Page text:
Full-time MBA: European Business Plan of the Year Competition

0

Liam Wadsworth, Full-time MBA Class of 2015, gives an insight into the European Business Plan of the Year competition:

MBS has four competitions built into the Full-time MBA curriculum. The European Business Plan of the Year Competition is the third and it’s competitive from the minute we start. Students with ideas have to convince other students that their idea is the one to follow, in a class full of good ideas – NO EASY TASK.

Once you have assembled a crack team MBS simulates the competition, with the teams pitching their ideas to a panel of judges that includes expert staff and external consultants, all with success as a track record – standards are high! This pitching happens twice: once in the morning and then six finalists are selected to pitch again in the afternoon. The finalists get the ‘pleasure’ of pitching to a much bigger panel of judges. This time the judges expect your idea to be significantly improved based on their original feedback. Given the amount of work that has been done to get there, this is no easy task. The second time is higher pressure as one winner is chosen to represent MBS at the final. The Q&A is a test of the team’s mettle, six expert judges looking to rip you apart. After a tough day, the end of two months of work, my team made it through.

This is where the real work starts! The competition requires a significantly improved entry so the business plan is refined again and again. This is a real eye opener, a good idea is not enough, covering a multitude of angles and concerns takes a lot of effort and learning to step back and criticise your own work is a skill that must be developed. You have to ask yourself what is the worst question a judge could ask? All this has to happen in the midst of significant deadline pressure for client facing assignments – be careful what you wish for.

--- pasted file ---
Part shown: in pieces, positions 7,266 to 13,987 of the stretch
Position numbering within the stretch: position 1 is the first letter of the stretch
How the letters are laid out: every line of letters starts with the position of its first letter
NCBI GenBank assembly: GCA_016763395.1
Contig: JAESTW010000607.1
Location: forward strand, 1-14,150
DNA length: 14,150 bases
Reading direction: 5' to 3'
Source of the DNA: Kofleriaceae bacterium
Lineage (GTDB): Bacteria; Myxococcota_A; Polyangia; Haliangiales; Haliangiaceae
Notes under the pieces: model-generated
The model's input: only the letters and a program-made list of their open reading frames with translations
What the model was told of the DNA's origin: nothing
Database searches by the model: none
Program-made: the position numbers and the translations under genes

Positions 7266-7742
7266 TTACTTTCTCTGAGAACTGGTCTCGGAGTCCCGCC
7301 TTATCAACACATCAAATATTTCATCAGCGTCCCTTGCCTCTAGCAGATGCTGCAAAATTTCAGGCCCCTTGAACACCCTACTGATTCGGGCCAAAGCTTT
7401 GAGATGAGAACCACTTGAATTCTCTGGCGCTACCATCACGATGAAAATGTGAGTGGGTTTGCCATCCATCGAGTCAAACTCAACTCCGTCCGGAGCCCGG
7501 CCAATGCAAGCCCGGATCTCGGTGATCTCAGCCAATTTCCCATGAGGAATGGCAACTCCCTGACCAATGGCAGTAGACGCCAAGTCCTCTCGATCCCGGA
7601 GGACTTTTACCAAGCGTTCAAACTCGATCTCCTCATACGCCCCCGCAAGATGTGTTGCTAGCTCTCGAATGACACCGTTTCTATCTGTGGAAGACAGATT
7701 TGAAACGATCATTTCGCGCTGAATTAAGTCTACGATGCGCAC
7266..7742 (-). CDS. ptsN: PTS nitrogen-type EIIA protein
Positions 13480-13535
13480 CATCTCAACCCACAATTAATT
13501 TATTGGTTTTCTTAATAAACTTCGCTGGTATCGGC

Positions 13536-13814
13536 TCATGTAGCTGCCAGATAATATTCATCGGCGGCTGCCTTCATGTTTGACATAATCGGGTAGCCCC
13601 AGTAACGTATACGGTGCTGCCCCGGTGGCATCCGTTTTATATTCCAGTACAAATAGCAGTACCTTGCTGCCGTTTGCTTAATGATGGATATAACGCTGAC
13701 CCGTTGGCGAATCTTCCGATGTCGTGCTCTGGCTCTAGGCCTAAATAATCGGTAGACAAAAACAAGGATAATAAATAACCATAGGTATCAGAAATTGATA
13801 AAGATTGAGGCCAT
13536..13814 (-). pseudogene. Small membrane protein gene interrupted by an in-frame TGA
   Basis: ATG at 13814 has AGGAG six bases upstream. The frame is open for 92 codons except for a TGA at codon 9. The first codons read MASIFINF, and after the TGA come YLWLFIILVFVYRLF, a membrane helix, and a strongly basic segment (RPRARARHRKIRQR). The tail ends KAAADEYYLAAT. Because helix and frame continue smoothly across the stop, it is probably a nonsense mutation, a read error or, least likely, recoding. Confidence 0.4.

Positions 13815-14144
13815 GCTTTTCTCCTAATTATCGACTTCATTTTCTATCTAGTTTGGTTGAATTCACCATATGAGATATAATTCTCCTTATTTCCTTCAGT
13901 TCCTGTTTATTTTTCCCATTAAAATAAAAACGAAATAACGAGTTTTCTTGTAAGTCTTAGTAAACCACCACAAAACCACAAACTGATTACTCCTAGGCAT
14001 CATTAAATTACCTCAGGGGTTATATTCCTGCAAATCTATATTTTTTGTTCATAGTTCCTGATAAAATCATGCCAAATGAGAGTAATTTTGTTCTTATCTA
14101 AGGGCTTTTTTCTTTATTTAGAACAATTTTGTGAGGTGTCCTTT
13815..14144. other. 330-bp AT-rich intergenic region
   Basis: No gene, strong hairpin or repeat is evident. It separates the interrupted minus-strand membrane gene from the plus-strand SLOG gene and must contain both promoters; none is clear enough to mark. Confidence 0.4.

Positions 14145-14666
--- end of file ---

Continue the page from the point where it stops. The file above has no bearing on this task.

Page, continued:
Finally, the day has arrived. This year the final is in the impressive Tanaka building at Imperial College London, so the team caught the train red-eyed to London. Final preparations take place from start to finish – our elevator pitch was getting delivered between carriages – not sure what the passengers passing by thought of that …

When we arrive at Imperial, we have the privilege of hearing guest lecturers deliver key messages and lessons learned on the front line of start-up businesses. This is a real privilege! Then we move straight ion to elevator pitches from all the participants. This is our first look at the competition, an impressive set of ideas ranging for social business models to pure capitalism. Then it is the long wait for your slot – your team’s time to deliver its idea in full. We were the last team up, a loooong wait. Finally, it’s our turn and the guys nail the presentation. The Q&A session follows directly, another test of mettle – and the judges compliment us on our answers: “You aced the Q&A”. We delivered perfectly.

Then the wait starts. It’s only a few hours while the judges deliberate but the wait seems longer, however it’s a perfect time to network. At last, it’s time to discover our fate. Despite the judges stating in their feedback that they think the idea will get funded, we don’t go through to the last round. Perhaps this is the biggest lesson of all, when pitching for investment finding the right audience is equally as important as the idea you are pitching.

Share.

About Author

Manchester Business School has a global reputation for innovative and influential teaching and research, which impacts business on a local, national and international level. We call this Original Thinking Applied.

Comments are closed.